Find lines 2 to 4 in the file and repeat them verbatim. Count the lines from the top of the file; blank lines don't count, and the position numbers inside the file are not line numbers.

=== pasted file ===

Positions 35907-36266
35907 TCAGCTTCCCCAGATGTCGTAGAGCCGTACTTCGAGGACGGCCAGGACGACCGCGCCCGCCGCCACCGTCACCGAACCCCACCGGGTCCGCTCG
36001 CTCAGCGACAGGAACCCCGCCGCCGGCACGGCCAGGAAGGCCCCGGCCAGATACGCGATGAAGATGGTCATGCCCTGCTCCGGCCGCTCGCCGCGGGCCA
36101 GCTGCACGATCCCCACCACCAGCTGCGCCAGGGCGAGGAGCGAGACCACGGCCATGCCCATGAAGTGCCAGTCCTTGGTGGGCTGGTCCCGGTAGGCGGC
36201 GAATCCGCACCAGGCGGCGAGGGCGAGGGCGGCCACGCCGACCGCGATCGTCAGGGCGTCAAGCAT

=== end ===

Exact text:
35907 TCAGCTTCCCCAGATGTCGTAGAGCCGTACTTCGAGGACGGCCAGGACGACCGCGCCCGCCGCCACCGTCACCGAACCCCACCGGGTCCGCTCG
36001 CTCAGCGACAGGAACCCCGCCGCCGGCACGGCCAGGAAGGCCCCGGCCAGATACGCGATGAAGATGGTCATGCCCTGCTCCGGCCGCTCGCCGCGGGCCA
36101 GCTGCACGATCCCCACCACCAGCTGCGCCAGGGCGAGGAGCGAGACCACGGCCATGCCCATGAAGTGCCAGTCCTTGGTGGGCTGGTCCCGGTAGGCGGC